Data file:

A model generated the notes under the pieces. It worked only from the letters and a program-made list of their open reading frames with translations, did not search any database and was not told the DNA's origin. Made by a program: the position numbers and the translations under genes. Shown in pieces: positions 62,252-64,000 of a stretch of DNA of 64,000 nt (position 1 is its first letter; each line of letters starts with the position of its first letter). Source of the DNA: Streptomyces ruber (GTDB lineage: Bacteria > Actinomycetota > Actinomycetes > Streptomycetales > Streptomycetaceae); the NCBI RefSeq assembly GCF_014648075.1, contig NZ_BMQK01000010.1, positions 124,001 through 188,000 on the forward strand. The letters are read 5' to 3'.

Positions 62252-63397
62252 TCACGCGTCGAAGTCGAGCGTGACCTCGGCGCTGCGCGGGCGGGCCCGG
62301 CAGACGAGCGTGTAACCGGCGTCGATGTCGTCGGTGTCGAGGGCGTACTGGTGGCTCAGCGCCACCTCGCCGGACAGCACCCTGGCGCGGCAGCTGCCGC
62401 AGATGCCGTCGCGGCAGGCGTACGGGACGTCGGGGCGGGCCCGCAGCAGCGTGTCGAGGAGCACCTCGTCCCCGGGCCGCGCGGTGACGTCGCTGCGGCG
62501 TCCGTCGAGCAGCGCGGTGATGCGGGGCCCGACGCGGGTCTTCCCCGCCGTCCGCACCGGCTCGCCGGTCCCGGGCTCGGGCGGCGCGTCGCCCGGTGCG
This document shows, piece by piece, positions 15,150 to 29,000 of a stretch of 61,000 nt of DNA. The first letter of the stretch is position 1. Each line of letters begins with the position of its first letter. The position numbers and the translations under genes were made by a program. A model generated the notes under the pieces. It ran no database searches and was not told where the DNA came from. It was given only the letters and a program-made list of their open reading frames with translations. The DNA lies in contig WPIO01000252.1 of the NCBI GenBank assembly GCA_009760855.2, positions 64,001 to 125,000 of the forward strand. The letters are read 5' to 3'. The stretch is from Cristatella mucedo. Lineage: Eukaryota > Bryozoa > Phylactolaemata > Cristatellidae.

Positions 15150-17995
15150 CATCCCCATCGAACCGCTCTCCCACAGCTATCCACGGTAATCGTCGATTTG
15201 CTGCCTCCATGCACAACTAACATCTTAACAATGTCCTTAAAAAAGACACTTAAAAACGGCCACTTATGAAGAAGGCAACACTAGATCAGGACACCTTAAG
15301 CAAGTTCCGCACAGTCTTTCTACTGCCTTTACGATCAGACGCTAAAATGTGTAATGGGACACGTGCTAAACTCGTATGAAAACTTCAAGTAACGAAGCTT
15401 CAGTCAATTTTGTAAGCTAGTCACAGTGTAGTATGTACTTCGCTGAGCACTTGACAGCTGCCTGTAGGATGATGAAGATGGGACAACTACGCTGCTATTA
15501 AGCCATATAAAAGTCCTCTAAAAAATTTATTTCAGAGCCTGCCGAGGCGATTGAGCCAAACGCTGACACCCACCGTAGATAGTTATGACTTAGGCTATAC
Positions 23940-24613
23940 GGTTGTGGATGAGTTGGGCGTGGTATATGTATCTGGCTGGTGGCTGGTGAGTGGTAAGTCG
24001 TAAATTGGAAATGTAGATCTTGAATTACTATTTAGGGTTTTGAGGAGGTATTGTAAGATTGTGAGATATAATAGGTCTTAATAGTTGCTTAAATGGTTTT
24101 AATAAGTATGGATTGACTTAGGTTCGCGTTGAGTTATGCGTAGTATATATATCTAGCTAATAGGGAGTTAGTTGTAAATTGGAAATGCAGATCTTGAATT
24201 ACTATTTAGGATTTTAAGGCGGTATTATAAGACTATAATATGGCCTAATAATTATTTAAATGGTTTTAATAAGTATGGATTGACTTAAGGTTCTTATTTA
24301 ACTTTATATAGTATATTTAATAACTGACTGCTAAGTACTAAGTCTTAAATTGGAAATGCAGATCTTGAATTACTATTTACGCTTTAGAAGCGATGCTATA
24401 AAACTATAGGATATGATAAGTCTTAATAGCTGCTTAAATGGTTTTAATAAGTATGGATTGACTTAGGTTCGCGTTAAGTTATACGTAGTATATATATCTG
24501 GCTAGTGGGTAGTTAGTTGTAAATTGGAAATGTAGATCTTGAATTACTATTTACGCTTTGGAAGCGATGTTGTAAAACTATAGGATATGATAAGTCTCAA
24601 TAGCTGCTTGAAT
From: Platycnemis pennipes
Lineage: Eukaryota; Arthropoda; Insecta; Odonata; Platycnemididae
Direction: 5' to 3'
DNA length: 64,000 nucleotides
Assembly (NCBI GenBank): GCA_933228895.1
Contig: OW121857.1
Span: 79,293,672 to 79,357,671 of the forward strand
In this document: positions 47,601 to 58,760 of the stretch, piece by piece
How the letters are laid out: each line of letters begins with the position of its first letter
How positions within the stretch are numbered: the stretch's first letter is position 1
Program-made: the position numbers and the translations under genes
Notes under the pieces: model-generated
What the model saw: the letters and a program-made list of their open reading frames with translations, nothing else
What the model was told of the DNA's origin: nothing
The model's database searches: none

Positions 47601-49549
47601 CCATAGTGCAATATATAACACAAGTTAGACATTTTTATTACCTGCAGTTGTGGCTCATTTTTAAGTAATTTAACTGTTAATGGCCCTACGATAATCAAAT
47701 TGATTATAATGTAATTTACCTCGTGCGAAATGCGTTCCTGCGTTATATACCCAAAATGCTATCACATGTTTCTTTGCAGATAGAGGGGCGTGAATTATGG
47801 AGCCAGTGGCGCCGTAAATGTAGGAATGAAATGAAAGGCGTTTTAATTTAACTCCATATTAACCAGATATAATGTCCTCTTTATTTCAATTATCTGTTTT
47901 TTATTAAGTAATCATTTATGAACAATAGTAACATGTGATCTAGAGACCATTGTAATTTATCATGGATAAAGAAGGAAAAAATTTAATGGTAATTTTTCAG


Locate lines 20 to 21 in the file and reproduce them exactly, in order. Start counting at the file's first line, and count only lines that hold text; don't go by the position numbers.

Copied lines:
24401 AAACTATAGGATATGATAAGTCTTAATAGCTGCTTAAATGGTTTTAATAAGTATGGATTGACTTAGGTTCGCGTTAAGTTATACGTAGTATATATATCTG
24501 GCTAGTGGGTAGTTAGTTGTAAATTGGAAATGTAGATCTTGAATTACTATTTACGCTTTGGAAGCGATGTTGTAAAACTATAGGATATGATAAGTCTCAA